Thursday, December 5, 2013
By Deirdre Fleming firstname.lastname@example.org
WELLS - On a chilly weekday morning on a boardwalk in a preserve, the essence of education played out as first- and second-graders learned about kestrels, turtles, bats and porcupines.
A class from Wells Elementary School visits the Wells National Estuarine Research Reserve last month as part of the new “Wild Friends in Wild Places” program that teaches them about various animal habitats. Three schools and 360 students are taking part in the pilot program.
Photos by Gregory Rec/Staff Photographer
Wells students, from left, Kadia Thompson, Victoria Hayward, Lily Clough, Brayden Fazzina and Dylan Roche write in their journals about what they’re learning at the reserve.
TO LEARN MORE
"WILD FRIENDS in Wild Places" will be held at the Wells National Estuarine Research Reserve this spring.
FOR MORE information, go to www.wellsreserve.org.
As a boy chatted about echolocation and the kind of shelter bats need, he settled down, kneeling on the cold ground to write in a notebook.
It was hard to imagine him fidgety in a classroom, although his teacher says that often he is.
"Nature is his learning method. This is where he needs to be. In a classroom is not his ideal learning (environment). Here, he is creative, and that creativity is the highest level of thinking that he can do, that anyone can do," said Wells Elementary School teacher Mary Beth Clason.
The lesson on bats was taking place in a field at the Wells National Estuarine Research Reserve as part of a pilot program that is turning grade school students into little biologists.
"Wild Friends in Wild Places" is a joint venture between the Wells reserve and the Center for Wildlife in York, which rescues wildlife and introduces the public to the animals that can't be released because they are disabled or otherwise unable to survive..
Outdoor lessons are not new at Wells Elementary School. However, this new program will take lessons about nature a step further this spring when the students return to their school to create a wildlife habitat.
"We'll work on the vernal pools. We're fortunate to have them at the school," Clason said.
First the folks at the reserve and the Center for Wildlife will introduce students to Maine's wild critters.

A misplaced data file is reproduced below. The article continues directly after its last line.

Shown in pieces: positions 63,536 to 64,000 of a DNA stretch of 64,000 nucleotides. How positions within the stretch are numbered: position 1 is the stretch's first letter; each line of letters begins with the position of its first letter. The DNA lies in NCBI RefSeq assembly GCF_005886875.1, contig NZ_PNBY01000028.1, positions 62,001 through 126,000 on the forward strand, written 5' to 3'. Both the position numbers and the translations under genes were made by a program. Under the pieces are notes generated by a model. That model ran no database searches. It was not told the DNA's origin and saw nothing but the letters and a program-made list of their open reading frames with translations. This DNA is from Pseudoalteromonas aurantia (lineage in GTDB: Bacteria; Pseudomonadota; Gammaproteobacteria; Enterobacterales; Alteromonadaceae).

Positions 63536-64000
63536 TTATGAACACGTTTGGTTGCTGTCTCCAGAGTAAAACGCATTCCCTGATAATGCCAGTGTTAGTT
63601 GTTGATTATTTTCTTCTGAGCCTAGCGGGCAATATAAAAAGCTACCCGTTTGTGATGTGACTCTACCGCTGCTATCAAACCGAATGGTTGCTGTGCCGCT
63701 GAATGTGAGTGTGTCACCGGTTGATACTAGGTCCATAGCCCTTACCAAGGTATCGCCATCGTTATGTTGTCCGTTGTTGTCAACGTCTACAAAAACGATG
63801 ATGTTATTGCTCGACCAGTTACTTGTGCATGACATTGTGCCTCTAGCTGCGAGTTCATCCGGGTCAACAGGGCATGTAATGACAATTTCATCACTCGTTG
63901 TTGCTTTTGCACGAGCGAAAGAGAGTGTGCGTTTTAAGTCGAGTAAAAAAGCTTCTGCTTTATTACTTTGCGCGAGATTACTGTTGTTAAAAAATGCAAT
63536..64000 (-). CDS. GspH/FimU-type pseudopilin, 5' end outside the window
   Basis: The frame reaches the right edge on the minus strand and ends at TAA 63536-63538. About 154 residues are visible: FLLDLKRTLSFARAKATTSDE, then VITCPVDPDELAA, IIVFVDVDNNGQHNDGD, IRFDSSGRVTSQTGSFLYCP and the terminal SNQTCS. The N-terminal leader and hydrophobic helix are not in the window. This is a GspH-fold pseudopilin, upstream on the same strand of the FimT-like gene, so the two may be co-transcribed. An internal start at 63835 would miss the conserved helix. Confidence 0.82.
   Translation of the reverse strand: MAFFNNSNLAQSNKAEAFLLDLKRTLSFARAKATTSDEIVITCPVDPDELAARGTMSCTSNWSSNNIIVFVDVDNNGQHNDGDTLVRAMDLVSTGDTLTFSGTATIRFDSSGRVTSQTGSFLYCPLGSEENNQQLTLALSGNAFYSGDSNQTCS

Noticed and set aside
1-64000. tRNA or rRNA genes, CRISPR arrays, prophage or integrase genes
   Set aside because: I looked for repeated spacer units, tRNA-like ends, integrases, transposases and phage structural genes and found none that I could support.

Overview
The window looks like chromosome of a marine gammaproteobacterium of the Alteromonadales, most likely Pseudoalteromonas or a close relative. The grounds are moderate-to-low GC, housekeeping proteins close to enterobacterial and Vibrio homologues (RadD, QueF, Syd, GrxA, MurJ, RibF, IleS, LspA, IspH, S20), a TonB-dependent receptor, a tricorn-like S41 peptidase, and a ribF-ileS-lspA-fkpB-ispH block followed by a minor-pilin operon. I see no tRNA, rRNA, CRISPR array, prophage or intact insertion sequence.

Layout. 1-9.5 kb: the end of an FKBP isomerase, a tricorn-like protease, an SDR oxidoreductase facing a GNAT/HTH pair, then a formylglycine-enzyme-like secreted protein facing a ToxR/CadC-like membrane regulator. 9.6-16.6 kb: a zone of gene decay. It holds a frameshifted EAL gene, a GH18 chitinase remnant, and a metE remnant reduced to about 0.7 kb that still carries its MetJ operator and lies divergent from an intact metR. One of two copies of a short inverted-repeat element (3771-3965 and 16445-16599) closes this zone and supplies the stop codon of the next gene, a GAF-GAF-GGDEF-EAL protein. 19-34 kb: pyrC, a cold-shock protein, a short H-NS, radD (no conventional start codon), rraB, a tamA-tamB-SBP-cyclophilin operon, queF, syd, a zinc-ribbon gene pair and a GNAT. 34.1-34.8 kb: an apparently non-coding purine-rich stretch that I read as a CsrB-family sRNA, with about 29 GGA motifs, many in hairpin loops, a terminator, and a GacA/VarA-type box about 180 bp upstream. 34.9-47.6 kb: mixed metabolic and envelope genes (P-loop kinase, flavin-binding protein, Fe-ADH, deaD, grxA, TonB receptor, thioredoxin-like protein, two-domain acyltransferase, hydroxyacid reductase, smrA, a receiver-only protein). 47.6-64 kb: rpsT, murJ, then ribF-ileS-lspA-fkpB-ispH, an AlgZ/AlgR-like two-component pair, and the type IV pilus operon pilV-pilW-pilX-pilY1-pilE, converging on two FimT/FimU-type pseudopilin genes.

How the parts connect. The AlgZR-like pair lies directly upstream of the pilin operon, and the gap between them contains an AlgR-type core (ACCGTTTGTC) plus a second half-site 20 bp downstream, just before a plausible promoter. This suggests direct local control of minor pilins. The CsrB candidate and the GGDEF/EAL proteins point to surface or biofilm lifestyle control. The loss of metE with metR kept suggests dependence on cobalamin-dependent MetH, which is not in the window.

Using owls, bats and falcons that are not able to return to the wild, the nonprofit center's staff will familiarize students with wild animals in a personal way.
Then the Wells reserve staff will take them to where the animals live.
"We have an albino porcupine on the property that we see," said Paige Rutherford, interpretive education associate at the reserve, as she walked along a trail with students.
Looking for wildlife in the 2,250-acre preserve, knowing where the resident critters can be found, and creating trails and boardwalks to those habitats is part of what the reserve staff does. They also work to improve wildlife habitat.
Students will find and explore this critical habitat at the reserve and learn to identify it elsewhere.
"From Route 9 in Wells to North Berwick at sunset is a field day for bats looking for mosquitoes," Rutherford told the class during a hike.
The pilot program will be offered this spring to area schools through a grant from contributing outdoor groups, but the free offering requires the classes to work on habitats at their schools.
The program will introduce three elementary schools and a total of 360 students to the work of being a biologist.
"We kind of recognized how you can't have stewards who grow up and care about the environment if they're not witnessing it first-hand," said Kristen Lamb at the wildlife center, one of the program's founders.
"We offer programs and notice kids raise their hands and answer questions about habitat, but they're citing (TV shows). This is geared to get them to understand that when they're in the woods, they're not looking at a bunch of trees, they're looking at a bunch of homes."
As Rutherford took Clason's class into a large field last month, holding their attention was not hard.
Many dressed in snowsuits, the young ecologists spread out on the cold field. They lay on their stomachs to explain in workbooks how a kestrel would use the field.
"So they can catch mice, or hunt for crickets," some offered aloud.
Clason has taught elementary education in Wells for 25 years. She's seen the remarkable way nature stops students, draws them out and creates a sense of decorum and wonder.
"Not a single kid doesn't benefit from being in nature," Clason said.
Staff Writer Deirdre Fleming can be contacted at 791-6452 or at:
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Kadia Thompson examines the shell of a painted turtle as her class explores the Wells reserve.
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Karen McElmurry, director of the Center for Wildlife in York, shows a barred owl to students at the Wells Reserve at Laudholm. The students in the “Wild Friends in Wild Places” program are asked to create wildlife habitats back at their schools.
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Riley Hansen tries to find a classmate during an activity at the Wells reserve. Riley is blindfolded to mimic how a bat uses echolocation to find its prey.